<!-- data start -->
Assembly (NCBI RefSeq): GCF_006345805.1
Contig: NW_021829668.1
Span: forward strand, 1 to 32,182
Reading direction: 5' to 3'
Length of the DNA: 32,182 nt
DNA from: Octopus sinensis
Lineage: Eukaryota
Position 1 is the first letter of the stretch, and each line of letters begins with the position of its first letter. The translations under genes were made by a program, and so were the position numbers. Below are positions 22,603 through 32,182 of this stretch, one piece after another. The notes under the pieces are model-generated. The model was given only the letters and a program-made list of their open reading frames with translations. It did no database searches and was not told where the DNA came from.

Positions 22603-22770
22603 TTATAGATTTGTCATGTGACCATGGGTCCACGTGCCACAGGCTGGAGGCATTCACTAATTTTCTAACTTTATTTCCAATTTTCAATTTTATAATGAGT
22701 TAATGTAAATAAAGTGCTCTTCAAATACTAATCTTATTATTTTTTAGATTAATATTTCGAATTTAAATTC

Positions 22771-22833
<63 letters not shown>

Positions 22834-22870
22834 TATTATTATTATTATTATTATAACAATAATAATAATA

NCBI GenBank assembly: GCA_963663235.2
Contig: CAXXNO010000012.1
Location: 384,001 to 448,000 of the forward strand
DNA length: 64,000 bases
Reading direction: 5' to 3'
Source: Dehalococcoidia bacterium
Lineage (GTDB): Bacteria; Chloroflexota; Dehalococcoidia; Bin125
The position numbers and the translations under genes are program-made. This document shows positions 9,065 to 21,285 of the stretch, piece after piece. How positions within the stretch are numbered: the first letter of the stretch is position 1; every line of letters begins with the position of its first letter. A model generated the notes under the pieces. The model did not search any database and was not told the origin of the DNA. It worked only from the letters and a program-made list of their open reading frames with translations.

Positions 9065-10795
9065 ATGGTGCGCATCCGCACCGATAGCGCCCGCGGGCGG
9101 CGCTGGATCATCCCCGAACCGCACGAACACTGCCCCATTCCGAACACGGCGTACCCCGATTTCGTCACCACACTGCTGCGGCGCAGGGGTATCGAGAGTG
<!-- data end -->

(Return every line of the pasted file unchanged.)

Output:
Assembly (NCBI RefSeq): GCF_006345805.1
Contig: NW_021829668.1
Span: forward strand, 1 to 32,182
Reading direction: 5' to 3'
Length of the DNA: 32,182 nt
DNA from: Octopus sinensis
Lineage: Eukaryota
Position 1 is the first letter of the stretch, and each line of letters begins with the position of its first letter. The translations under genes were made by a program, and so were the position numbers. Below are positions 22,603 through 32,182 of this stretch, one piece after another. The notes under the pieces are model-generated. The model was given only the letters and a program-made list of their open reading frames with translations. It did no database searches and was not told where the DNA came from.

Positions 22603-22770
22603 TTATAGATTTGTCATGTGACCATGGGTCCACGTGCCACAGGCTGGAGGCATTCACTAATTTTCTAACTTTATTTCCAATTTTCAATTTTATAATGAGT
22701 TAATGTAAATAAAGTGCTCTTCAAATACTAATCTTATTATTTTTTAGATTAATATTTCGAATTTAAATTC

Positions 22771-22833
<63 letters not shown>

Positions 22834-22870
22834 TATTATTATTATTATTATTATAACAATAATAATAATA

NCBI GenBank assembly: GCA_963663235.2
Contig: CAXXNO010000012.1
Location: 384,001 to 448,000 of the forward strand
DNA length: 64,000 bases
Reading direction: 5' to 3'
Source: Dehalococcoidia bacterium
Lineage (GTDB): Bacteria; Chloroflexota; Dehalococcoidia; Bin125
The position numbers and the translations under genes are program-made. This document shows positions 9,065 to 21,285 of the stretch, piece after piece. How positions within the stretch are numbered: the first letter of the stretch is position 1; every line of letters begins with the position of its first letter. A model generated the notes under the pieces. The model did not search any database and was not told the origin of the DNA. It worked only from the letters and a program-made list of their open reading frames with translations.

Positions 9065-10795
9065 ATGGTGCGCATCCGCACCGATAGCGCCCGCGGGCGG
9101 CGCTGGATCATCCCCGAACCGCACGAACACTGCCCCATTCCGAACACGGCGTACCCCGATTTCGTCACCACACTGCTGCGGCGCAGGGGTATCGAGAGTG